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News - Miscellaneous - 12 Feb 2008

News Item 1487 of 1498 

Miscellaneous: 12 Feb 2008
In Germany, an anniversary overlooked but never forgotten

BERLIN - The 75th anniversary of Adolf Hitler's elevation to German chancellor on Wednesday Jan 30th was one the country would prefer to forget, but the ignominious event remains part of the weighted history that drives past and future generations to remember the victims of the Nazi regime and ensure their crimes cannot happen again.

Hitler's accession to chancellor on Jan. 30, 1933, gave the Nazi party its "in" to eventually consolidate absolute control over the country in the months soon after, setting it on the path to World War II and the Holocaust that left millions of people dead.

But while few public events were planned to mark the anniversary, the lessons of the date are not lost on those whose parents were not even born the day Hitler was appointed.

"I will definitely talk to my students about this date," Frank Rudolph, 44, a history teacher at a Berlin high school, said Tuesday. "It is a very important day in German history, but of course it's not as easily remembered as, for example, Kristallnacht on November 9, because nobody was hurt on January 30."

The head of the German Teachers Association said many schools had received letters from state governments asking them to mark the date with special sessions in class.

"Definitely the entire period of the Third Reich is taught in more detail than most other historical times," said Heinz-Peter Meidinger, who is also the principal of the Robert-Koch-Gymnasium in Deggendorf. "The only problem we have is that there are so many dates to commemorate in Germany."

German students spend at least half a school year learning about Hitler's rise to power and the Third Reich, part of a concerted effort on the part of modern Germany to prevent history from repeating itself.

The Holocaust remains "for us Germans an indelible part of our history," Foreign Minister Frank-Walter Steinmeier said as the country marked the 63rd year since the liberation of the Auschwitz death camp in annual Holocaust remembrance ceremonies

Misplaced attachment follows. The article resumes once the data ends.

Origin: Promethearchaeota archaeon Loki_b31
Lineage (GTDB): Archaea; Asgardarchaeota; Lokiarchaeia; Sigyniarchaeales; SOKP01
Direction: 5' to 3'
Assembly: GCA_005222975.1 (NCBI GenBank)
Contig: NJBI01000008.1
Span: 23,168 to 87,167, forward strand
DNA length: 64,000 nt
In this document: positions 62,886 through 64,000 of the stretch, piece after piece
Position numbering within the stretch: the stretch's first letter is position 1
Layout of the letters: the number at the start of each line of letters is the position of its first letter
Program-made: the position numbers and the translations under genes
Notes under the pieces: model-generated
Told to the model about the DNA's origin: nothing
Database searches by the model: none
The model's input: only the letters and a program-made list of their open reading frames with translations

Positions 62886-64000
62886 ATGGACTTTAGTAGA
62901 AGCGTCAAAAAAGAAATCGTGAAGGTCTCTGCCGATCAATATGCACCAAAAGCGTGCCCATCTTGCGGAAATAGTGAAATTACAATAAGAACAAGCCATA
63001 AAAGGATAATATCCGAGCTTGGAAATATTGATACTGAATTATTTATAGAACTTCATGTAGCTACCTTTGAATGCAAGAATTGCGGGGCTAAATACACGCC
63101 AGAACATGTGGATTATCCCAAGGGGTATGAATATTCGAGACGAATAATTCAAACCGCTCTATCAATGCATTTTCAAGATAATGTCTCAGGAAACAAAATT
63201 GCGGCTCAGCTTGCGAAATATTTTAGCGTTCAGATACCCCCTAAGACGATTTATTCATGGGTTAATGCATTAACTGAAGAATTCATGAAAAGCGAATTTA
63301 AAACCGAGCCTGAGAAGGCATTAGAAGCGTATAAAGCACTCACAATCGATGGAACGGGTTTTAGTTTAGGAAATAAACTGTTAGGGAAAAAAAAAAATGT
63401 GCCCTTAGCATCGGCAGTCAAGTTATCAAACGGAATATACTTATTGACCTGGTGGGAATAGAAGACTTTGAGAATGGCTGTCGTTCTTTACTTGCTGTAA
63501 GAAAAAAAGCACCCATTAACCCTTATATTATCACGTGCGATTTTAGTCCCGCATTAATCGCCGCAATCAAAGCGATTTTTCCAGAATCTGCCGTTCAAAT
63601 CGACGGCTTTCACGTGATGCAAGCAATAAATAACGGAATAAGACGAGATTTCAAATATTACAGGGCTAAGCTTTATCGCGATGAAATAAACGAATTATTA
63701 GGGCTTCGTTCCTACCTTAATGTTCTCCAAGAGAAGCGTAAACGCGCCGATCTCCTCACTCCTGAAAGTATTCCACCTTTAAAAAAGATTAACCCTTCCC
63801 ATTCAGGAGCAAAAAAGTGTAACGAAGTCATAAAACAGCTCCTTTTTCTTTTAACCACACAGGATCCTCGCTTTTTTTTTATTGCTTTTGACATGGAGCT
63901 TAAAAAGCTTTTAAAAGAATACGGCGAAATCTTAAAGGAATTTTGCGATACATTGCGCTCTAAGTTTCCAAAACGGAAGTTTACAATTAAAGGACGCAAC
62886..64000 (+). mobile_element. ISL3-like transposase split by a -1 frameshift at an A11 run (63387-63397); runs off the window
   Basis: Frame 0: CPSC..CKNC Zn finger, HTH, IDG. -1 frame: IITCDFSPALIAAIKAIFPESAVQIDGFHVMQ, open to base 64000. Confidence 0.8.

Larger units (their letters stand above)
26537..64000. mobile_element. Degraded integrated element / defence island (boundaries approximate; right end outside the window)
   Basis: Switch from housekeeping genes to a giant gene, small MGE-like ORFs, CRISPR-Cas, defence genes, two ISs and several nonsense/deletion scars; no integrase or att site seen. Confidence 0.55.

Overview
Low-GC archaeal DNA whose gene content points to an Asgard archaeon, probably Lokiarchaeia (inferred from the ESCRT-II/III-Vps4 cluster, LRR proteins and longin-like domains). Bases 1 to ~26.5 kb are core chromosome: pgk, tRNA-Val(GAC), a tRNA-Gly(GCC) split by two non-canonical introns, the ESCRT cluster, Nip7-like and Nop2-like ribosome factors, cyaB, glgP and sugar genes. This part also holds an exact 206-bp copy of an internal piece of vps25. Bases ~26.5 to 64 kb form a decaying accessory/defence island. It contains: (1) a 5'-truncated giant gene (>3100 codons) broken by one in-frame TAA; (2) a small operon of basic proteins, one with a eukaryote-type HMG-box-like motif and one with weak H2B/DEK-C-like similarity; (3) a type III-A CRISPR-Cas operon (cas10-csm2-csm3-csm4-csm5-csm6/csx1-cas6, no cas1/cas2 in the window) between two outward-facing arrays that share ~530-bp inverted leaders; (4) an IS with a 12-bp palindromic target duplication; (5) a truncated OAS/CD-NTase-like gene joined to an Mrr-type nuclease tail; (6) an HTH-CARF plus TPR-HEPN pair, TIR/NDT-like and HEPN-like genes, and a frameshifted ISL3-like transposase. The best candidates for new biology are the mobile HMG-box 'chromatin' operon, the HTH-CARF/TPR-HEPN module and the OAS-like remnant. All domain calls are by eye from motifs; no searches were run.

"The memory of the genocide committed by the Germans serves to keep us alert and fight anti-Semitism and racial hatred around the world," he said.

The rise of Hitler, and the Nazis, is viewed with national shame and horror, but its reasons for happening were complex, said Hans Ottomeyer, director of Berlin's German Historical Museum.

He cited the First World War, the rampant inflation in the postwar years, the world economic collapse of 1929 and the country's massive unemployment as factors that led people to vote for extremist parties.

"The general fear of social and economic decline was stirred from both the left and the right," he said. "They all tried to consolidate their positions with violence, and that opened the flank to this seizure of power."

About a month after being appointed chancellor, Hitler used the torching of the Reichstag - blamed on a Dutch communist, Marinus van der Lubbe parliament building to strengthen his grip on power, suspending civil liberties and cracking down on opposition parties.

Van der Lubbe, a bricklayer, was convicted of arson and high treason in December 1933 and executed in January 1934. In a move that shows Germany's rehabilitation is still going on, prosecutors earlier this month formally overturned van der Lubbe's conviction.

In accepting responsibility for the Nazi Holocaust, in which six million people, primarily Jews, were killed, Germany has established scores of memorials and museums across the country.

Two new memorials are planned for the capital near the Reichstag building: one commemorating Roma and Sinti, or Gypsy, victims of the Nazis and another remembering homosexual victims.

The Reichstag building - which again became the seat of the lower house of parliament after reunification - already hosts a memorial to political victims of the Nazis. The much bigger Memorial to the Murdered Jews of Europe - 2,711 concrete slabs in undulating rows that opened in 2005 - sits nearby on the other side of the landmark Brandenburg Gate.

"The important thing is to never forget, to never erase the memory of the Holocaust - not to punish future generations of Germans, but to serve as a warning to us all," said Rabbi Burt Schuman, an American who leads Poland's Reform Jewish community. "I can't think of a society that Hitler would have hated more than the Germany of Angela Merkel or most of her predecessors."

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David Rising And Kirsten Grieshaber, THE ASSOCIATED PRESS
 

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